(The first progress report on the activities of servants of the people society was printed in 1927. It carried a preamble by Lala Lajpat Rai, in which he describes how he came to conceive the idea of founding this Society.)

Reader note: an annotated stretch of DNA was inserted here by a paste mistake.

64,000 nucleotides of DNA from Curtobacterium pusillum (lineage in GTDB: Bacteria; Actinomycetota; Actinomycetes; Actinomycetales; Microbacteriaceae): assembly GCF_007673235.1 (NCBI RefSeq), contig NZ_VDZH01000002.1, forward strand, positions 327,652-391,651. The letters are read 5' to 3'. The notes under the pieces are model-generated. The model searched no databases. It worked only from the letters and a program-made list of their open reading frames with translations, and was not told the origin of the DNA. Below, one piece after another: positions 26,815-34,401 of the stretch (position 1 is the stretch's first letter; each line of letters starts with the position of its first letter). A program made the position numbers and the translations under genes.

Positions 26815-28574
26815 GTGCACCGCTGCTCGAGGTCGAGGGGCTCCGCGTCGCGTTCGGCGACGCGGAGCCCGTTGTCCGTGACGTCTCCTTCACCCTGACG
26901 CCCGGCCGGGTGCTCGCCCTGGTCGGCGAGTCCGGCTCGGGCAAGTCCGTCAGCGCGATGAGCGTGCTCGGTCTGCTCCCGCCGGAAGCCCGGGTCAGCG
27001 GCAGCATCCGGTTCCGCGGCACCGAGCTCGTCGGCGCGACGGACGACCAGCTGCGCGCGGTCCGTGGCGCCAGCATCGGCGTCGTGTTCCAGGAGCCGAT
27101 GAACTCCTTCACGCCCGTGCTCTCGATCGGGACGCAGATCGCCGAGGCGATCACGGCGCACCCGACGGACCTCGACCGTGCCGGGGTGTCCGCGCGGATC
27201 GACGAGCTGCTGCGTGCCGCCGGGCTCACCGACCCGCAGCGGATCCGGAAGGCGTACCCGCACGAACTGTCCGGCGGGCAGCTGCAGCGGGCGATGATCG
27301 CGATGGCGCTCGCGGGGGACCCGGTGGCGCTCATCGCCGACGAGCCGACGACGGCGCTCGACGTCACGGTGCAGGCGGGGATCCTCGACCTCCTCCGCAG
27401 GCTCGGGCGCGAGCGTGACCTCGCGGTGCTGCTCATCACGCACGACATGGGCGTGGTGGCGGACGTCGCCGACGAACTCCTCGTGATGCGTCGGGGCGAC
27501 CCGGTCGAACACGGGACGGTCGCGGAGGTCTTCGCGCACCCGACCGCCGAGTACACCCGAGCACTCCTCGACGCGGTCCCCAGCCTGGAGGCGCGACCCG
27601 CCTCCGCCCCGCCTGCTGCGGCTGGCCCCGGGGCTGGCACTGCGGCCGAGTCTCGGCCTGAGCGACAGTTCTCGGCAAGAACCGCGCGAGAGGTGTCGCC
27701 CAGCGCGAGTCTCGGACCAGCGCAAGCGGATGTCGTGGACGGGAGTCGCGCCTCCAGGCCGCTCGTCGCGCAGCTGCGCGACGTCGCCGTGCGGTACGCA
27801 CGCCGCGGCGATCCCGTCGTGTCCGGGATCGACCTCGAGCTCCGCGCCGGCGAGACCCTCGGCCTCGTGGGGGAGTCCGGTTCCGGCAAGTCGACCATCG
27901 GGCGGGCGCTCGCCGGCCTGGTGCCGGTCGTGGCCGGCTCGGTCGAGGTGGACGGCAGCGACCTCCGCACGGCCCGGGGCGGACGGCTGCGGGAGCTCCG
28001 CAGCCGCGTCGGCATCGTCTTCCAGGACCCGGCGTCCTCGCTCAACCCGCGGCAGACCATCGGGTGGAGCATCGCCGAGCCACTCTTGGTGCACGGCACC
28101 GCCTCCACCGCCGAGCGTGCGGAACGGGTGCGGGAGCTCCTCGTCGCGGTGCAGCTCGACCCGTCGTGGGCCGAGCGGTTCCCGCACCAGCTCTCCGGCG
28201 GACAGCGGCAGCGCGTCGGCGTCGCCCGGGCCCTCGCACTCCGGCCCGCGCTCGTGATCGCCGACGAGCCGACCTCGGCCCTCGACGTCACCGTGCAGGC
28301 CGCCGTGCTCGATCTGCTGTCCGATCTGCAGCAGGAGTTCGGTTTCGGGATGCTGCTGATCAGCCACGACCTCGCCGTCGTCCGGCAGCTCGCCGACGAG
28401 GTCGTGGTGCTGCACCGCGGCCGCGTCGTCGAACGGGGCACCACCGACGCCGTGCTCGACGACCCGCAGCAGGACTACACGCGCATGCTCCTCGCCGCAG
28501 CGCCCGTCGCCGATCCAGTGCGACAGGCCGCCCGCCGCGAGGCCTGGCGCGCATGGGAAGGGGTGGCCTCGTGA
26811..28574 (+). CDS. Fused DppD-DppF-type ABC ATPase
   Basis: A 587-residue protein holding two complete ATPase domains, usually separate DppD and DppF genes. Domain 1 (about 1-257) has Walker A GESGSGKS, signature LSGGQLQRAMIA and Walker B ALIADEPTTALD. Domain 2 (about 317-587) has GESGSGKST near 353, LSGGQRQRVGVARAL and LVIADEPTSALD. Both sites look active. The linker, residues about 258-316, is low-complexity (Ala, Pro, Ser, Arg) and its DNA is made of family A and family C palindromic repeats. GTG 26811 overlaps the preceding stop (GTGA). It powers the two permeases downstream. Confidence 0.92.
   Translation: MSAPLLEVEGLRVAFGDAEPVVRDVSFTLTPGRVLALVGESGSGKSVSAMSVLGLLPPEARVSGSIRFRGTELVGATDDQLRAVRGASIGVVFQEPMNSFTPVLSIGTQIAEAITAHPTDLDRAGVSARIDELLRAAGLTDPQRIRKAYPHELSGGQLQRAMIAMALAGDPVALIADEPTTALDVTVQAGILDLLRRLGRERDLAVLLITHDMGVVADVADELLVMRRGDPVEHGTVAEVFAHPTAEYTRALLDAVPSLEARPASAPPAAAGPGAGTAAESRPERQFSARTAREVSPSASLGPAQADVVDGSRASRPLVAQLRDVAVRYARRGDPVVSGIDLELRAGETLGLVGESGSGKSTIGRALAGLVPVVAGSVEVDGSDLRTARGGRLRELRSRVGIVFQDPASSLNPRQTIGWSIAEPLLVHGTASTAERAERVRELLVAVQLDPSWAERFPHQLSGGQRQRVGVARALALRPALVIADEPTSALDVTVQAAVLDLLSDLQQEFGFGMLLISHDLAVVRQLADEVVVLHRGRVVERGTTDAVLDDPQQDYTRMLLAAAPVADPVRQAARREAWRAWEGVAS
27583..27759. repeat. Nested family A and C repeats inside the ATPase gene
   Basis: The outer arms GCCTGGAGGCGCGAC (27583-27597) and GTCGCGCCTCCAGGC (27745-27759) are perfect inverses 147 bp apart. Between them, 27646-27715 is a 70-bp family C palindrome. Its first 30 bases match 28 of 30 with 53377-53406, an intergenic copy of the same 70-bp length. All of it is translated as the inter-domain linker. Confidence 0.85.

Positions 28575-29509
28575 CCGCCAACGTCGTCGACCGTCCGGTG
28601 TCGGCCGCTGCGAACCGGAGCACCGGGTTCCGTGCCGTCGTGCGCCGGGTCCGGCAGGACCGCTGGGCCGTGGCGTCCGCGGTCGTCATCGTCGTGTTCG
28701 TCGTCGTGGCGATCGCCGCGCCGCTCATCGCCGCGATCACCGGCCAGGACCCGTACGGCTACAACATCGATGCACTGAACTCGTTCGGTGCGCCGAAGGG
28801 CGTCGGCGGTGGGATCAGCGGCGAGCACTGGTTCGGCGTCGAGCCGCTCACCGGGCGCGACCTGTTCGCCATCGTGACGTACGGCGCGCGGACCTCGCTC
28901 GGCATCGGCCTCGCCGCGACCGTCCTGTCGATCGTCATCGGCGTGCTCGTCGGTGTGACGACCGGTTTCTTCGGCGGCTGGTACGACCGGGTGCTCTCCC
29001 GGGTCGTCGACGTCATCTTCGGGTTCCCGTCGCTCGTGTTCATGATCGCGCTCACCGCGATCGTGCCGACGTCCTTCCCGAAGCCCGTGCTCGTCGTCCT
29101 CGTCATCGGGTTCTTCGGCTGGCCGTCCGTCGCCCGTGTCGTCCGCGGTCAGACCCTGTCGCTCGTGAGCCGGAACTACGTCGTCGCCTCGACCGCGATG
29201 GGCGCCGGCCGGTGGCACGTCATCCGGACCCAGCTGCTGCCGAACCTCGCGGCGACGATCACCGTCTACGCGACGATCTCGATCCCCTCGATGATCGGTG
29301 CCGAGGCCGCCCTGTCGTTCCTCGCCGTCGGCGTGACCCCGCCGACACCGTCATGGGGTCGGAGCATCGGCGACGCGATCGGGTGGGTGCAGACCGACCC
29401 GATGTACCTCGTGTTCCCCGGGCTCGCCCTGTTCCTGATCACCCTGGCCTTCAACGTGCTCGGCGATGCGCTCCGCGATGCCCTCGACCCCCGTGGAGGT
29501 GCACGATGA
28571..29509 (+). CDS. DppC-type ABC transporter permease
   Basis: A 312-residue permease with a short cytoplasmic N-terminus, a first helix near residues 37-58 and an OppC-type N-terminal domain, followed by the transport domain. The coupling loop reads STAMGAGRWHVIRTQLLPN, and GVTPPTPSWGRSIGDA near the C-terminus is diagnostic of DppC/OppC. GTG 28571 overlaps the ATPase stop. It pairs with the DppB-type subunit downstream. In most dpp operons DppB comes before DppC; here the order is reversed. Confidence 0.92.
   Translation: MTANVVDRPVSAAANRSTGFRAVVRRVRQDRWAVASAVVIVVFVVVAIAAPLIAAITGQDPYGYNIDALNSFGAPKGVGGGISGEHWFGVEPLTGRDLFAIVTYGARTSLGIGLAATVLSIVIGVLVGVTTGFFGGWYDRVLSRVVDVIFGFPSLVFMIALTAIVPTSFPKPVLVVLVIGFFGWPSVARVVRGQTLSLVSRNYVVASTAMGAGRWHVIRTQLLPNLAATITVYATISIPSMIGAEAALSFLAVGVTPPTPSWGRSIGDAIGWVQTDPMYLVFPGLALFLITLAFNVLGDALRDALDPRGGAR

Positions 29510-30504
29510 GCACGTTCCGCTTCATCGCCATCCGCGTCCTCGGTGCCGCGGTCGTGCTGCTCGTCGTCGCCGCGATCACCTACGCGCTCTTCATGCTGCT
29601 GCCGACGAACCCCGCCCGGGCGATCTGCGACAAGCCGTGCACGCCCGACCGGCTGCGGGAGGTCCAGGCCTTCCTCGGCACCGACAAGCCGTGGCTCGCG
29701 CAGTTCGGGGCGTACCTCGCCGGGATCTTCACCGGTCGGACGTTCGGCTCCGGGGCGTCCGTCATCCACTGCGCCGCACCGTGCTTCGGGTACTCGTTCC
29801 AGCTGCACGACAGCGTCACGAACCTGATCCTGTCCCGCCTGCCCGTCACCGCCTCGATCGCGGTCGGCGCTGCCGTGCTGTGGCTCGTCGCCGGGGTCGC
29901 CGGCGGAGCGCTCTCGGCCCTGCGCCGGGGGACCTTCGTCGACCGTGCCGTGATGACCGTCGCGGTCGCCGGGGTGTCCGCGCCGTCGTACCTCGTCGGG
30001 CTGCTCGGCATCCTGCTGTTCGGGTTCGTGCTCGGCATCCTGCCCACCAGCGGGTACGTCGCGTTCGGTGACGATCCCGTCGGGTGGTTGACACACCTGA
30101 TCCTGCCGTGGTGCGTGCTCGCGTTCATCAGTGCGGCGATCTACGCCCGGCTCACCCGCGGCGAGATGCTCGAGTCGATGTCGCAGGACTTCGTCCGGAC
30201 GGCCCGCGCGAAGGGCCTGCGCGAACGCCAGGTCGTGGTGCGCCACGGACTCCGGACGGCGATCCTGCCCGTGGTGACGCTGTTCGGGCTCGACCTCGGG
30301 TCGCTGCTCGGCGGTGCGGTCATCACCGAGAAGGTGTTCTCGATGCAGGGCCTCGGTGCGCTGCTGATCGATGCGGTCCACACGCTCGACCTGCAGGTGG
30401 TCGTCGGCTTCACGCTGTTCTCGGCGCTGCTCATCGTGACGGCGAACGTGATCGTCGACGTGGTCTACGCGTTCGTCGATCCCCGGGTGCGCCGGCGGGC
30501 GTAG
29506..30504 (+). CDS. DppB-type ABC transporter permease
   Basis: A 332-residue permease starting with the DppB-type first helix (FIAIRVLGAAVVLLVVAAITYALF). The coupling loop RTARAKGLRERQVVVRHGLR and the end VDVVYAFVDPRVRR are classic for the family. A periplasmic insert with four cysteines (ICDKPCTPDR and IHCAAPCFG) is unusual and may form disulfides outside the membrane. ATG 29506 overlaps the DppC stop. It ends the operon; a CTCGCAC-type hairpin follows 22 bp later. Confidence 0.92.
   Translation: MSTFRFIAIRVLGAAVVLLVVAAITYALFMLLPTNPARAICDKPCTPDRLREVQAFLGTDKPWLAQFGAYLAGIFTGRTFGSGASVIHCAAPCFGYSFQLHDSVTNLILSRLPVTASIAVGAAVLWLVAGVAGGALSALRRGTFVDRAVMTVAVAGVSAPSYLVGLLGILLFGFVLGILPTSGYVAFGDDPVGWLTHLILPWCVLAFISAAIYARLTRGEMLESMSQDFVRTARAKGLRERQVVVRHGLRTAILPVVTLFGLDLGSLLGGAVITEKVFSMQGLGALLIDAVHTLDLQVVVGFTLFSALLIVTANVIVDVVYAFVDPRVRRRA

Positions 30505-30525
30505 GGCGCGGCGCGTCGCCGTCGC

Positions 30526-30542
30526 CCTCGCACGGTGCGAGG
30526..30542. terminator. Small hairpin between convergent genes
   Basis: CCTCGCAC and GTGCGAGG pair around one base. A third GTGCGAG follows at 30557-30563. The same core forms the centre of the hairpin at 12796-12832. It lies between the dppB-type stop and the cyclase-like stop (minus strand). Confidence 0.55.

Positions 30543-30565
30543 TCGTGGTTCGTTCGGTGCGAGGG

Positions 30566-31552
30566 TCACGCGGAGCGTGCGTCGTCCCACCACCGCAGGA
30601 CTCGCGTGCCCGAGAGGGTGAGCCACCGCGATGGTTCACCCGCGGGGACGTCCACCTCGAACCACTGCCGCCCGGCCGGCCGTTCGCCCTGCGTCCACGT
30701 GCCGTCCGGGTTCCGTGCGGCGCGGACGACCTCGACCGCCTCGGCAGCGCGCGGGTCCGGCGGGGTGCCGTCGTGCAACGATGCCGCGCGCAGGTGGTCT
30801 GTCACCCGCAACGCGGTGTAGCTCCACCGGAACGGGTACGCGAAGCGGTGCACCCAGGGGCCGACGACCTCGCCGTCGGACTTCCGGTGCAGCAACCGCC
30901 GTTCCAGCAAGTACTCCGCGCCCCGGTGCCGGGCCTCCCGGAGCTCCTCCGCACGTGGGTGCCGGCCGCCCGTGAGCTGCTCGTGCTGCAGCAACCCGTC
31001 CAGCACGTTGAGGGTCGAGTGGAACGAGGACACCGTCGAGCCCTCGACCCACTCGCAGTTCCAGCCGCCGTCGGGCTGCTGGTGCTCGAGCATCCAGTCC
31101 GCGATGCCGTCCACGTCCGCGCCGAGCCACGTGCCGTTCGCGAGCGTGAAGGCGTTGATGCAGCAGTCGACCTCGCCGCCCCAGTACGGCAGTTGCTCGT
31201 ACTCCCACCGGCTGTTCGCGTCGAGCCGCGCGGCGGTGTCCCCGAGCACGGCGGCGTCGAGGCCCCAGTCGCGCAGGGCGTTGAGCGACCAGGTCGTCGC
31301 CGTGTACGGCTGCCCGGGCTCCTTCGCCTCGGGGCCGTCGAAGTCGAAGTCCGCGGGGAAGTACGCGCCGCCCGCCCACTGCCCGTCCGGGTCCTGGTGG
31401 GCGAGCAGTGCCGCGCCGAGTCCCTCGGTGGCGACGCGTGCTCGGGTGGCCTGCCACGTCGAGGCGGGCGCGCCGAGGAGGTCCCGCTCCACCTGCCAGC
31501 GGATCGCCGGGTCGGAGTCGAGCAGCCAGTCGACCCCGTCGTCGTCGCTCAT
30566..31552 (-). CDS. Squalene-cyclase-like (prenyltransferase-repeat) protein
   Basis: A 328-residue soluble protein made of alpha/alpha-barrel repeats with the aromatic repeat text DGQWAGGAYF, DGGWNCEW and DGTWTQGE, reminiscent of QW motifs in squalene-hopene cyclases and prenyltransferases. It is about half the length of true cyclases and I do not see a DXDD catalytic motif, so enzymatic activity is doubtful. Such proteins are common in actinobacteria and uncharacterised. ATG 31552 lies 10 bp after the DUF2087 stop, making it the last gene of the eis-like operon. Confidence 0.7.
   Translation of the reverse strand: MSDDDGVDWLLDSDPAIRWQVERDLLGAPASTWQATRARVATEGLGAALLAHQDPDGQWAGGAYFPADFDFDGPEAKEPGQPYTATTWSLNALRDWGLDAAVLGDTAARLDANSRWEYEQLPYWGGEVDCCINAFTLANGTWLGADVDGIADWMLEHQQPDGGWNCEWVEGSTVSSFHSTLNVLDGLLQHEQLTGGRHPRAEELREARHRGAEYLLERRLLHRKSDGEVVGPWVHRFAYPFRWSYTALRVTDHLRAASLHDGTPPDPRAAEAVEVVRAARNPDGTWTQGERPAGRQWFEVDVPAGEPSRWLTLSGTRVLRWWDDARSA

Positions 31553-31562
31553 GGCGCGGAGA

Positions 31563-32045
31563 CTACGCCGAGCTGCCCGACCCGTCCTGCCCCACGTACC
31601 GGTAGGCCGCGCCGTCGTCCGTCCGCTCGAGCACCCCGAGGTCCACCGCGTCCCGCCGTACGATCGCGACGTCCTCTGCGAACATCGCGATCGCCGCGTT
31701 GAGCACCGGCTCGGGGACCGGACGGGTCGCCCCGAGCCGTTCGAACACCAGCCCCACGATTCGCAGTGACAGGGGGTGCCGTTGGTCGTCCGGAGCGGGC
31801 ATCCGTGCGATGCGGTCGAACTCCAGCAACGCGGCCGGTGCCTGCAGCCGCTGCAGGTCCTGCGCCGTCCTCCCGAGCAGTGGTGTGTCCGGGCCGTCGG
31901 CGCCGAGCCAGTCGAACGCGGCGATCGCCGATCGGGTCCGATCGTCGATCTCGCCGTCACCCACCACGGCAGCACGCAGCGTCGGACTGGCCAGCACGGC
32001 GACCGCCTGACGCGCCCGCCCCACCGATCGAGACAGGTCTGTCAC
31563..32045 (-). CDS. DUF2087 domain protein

The idea of training young men for political work and social service was first entertained by the late Mr. G.K. Gokhale. He had learnt his politics and taken his lessons in patriotism and public service at the feet of the great Mahadeva Govinda Rande. To Maharattas belongs the credit for the idea of creating a class of missionaries for the dissemination of education on mere subsistence allowances. The market price of a graduate has fallen very much in these days, but it was high when the Deccan Education Society first gave birth to the scheme of manning private educational Institutions with people who undertook to serve as professors and lecturers for a term of 20 years on a mere pittance as their remuneration. The late Mr. Gokhale was one of the first to enlist as such. After finishing his term of service in the Fergusson College, he started his political career, during the course of which he came to the conclusion that politics required whole-time workers as much as any other department of human activities did; that amateur and holiday politicians could not do justice to their work and to their country; and that the country's greatest need was a number of whole-time national workers pledged to a life of poverty and sacrifice. Having arrived at this conclusion, he conceived the idea of starting the Servants of India Society as a nucleus for the training of selected young men for social and political service. The idea, the training of selected young men for social and political service. The idea, noble and timely as it was approved of by a number of his friends and coworkers who made it financially possible for him to translate it into action.